A committee investigating the US Capitol insurrection has issued subpoenas to five more individuals, including former president Donald Trump’s ally Roger Stone and conspiracy theorist Alex Jones.
The subpoenas on Monday (local time) include demands for documents and testimony from Mr Stone and Mr Jones, as well as three people accused of organising and promoting the two rallies that took place on January 6.
“The Select Committee is seeking information about the rallies and subsequent march to the Capitol that escalated into a violent mob attacking the Capitol and threatening our democracy,” Mississippi Representative Bennie Thompson, the Democratic chairman of the panel, said.
“We need to know who organised, planned, paid for, and received funds related to those events, as well as what communications organisers had with officials in the White House and Congress.”
Mr Stone was convicted in special counsel Robert Mueller’s Russia investigation of lying to Congress about his efforts to gather inside information about Russia-hacked Democratic emails that were published by WikiLeaks in the run-up to the 2016 presidential election. He was subsequently pardoned by Mr Trump.
The House subpoena notes that Mr Stone spoke at rallies on the day before the Capitol insurrection and used members of a far-right group, the Oath Keepers, as personal security guards while he was in Washington.
The House panel also wanted to hear from Mr Jones, with Mr Thompson saying that the conspiracy theorist and talk-show host helped organise the rally at the Ellipse before the insurrection.
The letter from Mr Thompson said Mr Jones repeatedly promoted Mr Trump’s claims of election fraud, urged his listeners to come to Washington for the rally and marched from the Ellipse to the Capitol.
The other three subpoenas were issued to Dustin Stockton, Jennifer Lawrence and Taylor Budowich for their alleged involvement in the promotion and organisation of the series of rallies following the 2020 presidential election that promoted false information regarding the election results, including the Ellipse rally that preceded the violent attack on the Capitol.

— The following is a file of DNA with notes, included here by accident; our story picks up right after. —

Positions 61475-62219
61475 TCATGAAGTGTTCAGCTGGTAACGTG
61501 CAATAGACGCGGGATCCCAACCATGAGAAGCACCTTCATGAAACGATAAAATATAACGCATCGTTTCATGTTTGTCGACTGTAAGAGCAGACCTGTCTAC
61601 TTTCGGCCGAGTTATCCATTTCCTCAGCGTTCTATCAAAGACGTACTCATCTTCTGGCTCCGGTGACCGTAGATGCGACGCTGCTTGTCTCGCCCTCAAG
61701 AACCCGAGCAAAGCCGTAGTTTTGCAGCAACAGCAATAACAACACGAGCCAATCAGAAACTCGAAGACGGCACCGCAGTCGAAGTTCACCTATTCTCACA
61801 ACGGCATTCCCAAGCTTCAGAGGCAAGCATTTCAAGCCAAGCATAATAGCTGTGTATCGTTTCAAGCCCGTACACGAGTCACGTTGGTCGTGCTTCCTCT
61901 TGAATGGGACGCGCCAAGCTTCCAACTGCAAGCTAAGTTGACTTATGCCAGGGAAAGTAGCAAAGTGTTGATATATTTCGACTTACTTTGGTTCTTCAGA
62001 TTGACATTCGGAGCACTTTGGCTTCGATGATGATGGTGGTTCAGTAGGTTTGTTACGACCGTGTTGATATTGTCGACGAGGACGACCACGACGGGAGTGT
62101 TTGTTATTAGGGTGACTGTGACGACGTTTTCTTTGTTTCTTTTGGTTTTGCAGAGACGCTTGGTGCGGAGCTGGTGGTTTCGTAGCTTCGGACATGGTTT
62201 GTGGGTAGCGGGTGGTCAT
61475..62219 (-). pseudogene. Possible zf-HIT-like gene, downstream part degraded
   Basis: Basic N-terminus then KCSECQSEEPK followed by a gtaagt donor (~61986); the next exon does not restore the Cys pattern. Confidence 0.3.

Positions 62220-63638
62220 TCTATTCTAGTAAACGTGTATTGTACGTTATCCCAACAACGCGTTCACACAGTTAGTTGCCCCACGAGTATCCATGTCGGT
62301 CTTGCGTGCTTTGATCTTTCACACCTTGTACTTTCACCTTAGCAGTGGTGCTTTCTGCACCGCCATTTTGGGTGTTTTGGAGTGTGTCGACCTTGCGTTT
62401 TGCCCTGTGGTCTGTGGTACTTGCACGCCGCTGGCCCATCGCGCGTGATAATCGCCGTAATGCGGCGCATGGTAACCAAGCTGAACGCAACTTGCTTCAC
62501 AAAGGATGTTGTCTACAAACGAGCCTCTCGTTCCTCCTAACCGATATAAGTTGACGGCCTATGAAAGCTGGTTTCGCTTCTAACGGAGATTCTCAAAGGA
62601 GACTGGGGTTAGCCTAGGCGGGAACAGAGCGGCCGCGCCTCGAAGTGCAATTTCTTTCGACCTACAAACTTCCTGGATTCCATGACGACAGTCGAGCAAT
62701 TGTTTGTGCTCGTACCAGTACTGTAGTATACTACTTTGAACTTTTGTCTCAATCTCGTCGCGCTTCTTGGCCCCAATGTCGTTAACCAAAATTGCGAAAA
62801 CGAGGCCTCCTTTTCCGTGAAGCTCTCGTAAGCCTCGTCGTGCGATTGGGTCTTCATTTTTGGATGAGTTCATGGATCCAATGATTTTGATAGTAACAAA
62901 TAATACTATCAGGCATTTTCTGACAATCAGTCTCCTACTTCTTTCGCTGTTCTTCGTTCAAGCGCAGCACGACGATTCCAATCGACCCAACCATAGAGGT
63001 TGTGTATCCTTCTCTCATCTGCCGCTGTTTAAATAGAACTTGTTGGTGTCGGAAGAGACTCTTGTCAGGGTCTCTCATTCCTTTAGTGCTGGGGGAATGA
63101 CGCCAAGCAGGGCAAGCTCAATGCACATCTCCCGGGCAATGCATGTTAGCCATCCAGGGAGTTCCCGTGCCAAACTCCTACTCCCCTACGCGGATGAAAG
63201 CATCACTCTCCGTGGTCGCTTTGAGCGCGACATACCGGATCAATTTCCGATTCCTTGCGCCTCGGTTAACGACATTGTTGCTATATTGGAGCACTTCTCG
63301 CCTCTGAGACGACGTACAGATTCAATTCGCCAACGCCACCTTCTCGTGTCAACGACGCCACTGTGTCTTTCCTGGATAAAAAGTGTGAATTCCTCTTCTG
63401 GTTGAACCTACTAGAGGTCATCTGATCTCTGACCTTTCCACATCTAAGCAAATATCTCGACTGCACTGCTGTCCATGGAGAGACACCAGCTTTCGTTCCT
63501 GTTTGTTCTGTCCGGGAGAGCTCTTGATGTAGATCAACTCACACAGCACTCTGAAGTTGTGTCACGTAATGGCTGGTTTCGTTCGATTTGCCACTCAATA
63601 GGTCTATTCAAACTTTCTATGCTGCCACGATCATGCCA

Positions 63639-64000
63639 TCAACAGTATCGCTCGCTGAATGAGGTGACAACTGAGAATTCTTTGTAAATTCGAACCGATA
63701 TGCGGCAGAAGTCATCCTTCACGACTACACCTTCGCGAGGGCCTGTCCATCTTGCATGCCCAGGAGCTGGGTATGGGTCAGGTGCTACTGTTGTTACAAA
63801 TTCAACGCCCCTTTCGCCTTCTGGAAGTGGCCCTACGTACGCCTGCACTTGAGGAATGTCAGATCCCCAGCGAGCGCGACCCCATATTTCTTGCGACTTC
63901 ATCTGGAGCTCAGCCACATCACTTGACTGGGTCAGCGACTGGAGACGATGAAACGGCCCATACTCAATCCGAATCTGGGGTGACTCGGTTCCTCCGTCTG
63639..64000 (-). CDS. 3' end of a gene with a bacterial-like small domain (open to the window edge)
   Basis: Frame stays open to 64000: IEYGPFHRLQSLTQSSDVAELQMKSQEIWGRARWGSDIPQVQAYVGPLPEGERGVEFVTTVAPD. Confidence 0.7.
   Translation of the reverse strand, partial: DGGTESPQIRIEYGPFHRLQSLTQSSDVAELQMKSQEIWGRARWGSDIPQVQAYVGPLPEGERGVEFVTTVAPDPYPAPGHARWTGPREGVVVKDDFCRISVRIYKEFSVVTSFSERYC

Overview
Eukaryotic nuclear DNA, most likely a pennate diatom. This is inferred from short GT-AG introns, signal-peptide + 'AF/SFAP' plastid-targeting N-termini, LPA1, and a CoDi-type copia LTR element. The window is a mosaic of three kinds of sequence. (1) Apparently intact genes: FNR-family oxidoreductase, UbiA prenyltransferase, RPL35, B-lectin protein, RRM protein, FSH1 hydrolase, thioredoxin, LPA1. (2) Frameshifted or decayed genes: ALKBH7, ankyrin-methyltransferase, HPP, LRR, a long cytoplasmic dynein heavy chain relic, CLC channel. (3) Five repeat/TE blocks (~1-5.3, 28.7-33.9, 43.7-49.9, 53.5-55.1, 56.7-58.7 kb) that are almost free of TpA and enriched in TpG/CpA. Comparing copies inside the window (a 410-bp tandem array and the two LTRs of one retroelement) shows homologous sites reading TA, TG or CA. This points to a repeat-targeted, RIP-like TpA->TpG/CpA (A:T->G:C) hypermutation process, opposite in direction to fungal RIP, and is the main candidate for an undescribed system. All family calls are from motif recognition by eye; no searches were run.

The results of the election were confirmed by state officials and upheld by the courts. Mr Trump’s own attorney-general William Barr had said the Justice Department found no evidence of widespread fraud that could have overturned the results.
The committee is seeking information from Mr Stockton and his fiance, Ms Lawrence, who it says were involved in organising some of the rallies.
The committee alleges Mr Stockton was concerned enough that the Ellipse rally would lead to “possible danger” that he escalated those concerns to then-White House chief of staff Mark Meadows.
The panel has already demanded documents and testimony from several other Mr Trump advisers – some have cooperated and some have not. Steve Bannon, a long-time ally of Mr Trump, was indicted on November 12 on two counts of criminal contempt of Congress after he defied a subpoena from the House committee.
The subpoenas issued on Monday are the latest in a wide net the House panel has cast in an effort to investigate the deadly day when a group of Mr Trump’s supporters, fuelled by his false claims of a stolen election, brutally assaulted police and smashed their way into the Capitol to interrupt the certification of Democrat Joe Biden’s victory.
The committee has already interviewed more than 150 people across government, social media and law enforcement, including some former Trump aides who have been cooperative.
The panel has subpoenaed more than 20 witnesses. Most of them, including several associates who helped plan the massive “Stop the Steal” rally on the morning of January 6, have signalled they will cooperate.